What Is Tracheal Mite? + Bonus Printable Guide

Image of a beekeeper inspecting a hive for tracheal mites

The tracheal mite (Acarapis woodi) is a microscopic parasite that infests honey bee colonies. It targets the tracheae or breathing tubes of the bee to develop, feed, and reproduce.

Infestations can severely impede the bee’s ability to feed and respire. They lead to weakened colonies, decreased honey production, and the collapse of entire hives in severe cases.

This guide helps beekeepers understand the symptoms, prevention, and treatment of tracheal mites.

Quick facts about tracheal mites

  • Unknown until the 1920s, they were initially found in the Isle of Wight.
  • This pest reached the United States around 1984.
  • Brother Adam developed Buckfast bees in response to these mites.
  • Tracheal mites are also known as acarine mites.
  • The mite lives in most countries globally.
  • These mites use the bee’s smell (cuticular hydrocarbons) to find young bees to live off.
  • Mites die within 24 hours if they fail to find a bee to live in.


The tracheal mite is microscopic, making it challenging to see without specialized equipment like a microscope. Females measure 140 to 175 microns in length, while males are 125 to 136 microns. That’s not much longer than the diameter of a human hair.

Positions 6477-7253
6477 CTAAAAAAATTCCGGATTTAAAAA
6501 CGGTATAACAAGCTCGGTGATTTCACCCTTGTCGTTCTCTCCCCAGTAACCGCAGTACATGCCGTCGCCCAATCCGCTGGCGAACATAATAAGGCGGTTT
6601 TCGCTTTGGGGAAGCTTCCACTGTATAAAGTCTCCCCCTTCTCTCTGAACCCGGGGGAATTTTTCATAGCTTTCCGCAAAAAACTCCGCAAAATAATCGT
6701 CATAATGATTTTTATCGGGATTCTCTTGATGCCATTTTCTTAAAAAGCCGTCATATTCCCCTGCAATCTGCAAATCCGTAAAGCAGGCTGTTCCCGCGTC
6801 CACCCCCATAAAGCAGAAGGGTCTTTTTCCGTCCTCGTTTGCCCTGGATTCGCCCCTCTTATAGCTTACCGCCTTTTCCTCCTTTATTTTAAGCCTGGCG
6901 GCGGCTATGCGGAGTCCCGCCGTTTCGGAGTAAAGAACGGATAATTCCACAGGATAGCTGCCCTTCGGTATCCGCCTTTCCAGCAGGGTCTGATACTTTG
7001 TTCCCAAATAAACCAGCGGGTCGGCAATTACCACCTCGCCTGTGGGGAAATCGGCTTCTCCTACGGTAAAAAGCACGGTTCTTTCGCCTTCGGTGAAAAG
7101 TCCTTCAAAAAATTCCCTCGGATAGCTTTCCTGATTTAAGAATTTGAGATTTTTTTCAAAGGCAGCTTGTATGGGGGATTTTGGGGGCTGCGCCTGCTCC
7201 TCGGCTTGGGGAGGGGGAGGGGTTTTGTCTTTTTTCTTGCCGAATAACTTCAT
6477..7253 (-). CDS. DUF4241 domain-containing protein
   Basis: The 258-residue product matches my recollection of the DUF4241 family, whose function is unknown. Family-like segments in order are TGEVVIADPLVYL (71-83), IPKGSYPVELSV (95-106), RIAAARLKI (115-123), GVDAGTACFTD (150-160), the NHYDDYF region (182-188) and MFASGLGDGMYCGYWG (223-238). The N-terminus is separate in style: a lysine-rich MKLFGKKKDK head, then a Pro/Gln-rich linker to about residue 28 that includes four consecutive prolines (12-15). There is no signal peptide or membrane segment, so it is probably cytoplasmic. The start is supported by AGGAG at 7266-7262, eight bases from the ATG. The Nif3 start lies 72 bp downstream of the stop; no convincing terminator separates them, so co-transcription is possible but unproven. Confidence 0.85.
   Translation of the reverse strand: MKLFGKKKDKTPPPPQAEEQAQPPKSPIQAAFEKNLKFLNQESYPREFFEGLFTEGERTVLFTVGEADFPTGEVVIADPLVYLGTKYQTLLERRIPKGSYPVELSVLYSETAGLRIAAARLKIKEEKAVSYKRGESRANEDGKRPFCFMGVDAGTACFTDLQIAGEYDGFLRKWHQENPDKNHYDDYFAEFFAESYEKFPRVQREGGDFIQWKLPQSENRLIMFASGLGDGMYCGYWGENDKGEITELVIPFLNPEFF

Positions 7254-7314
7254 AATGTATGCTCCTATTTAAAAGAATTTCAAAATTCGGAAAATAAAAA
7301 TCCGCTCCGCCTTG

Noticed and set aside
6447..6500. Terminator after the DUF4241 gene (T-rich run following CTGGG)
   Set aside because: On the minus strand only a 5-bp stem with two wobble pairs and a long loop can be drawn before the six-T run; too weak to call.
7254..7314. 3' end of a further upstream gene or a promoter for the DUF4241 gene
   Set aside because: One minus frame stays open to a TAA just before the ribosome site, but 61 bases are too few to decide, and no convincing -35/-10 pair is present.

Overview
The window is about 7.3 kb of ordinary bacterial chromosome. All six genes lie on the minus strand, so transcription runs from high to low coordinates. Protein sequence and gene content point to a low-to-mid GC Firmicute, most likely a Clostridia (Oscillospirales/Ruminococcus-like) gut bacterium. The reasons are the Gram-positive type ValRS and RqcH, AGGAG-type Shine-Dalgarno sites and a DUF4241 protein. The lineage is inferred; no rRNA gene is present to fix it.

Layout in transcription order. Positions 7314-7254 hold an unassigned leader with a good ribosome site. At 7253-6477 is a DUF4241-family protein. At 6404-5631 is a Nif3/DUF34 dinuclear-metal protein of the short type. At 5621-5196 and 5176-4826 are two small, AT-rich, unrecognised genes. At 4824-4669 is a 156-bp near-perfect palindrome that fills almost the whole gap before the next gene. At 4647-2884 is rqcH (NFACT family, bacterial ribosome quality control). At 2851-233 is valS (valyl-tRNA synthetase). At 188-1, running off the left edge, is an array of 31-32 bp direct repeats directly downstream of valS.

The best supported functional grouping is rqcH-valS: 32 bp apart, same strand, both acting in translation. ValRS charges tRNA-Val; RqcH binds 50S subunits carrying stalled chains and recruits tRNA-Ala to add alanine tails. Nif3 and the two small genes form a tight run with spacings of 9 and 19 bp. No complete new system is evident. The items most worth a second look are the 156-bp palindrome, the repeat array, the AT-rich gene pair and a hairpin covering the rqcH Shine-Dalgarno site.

The body of the tracheal mite is egg-shaped and a semi-glossy white color. It is wingless and lacks eyes but has three pairs of legs. The first set near the head is adapted to grasp the honey bee.

A microscope image of the tracheal mite (Acarapis woodi)
Microscopic image of the Acarapis woodi.

Symptoms of tracheal mites in a hive

The signs of tracheal mites are often difficult to recognize as symptoms are not unique to tracheal mites. Beekeepers usually notice them in fall and winter, when they peak.

Some common symptoms include:

  • Bees crawling outside: One of the most noticeable signs is bees wandering on the ground or at the hive’s entrance.
  • Disoriented behavior: Infested bees often display abnormal behavior, seeming disoriented, lethargic, and aimless.
  • Unusual clustering: Bees may not cluster on cold days, instead forming disorganized patterns.
  • Disjointed Wings (K-Wing): Tracheal mites may cause the bee’s humuli, which joins the pairs of wings, to become disjointed. Instead, the wings project at a 90-degree angle from the body’s axis.
  • Dysentery: Bees exhibiting signs of dysentery may have tracheal mites.
A honey bee's damaged tracheal system infested with tracheal mites
A honey bee’s damaged tracheal system infested with tracheal mites.

To reduce guesswork, collect a sample of 50-100 bees in a jar with alcohol. Send them to a local county identification office to have them tested under a scientific microscope.


Proactive beekeepers can take steps to keep their hives free from tracheal mites. Regular inspections during summer and fall and maintaining clean tools and equipment will reduce the spread.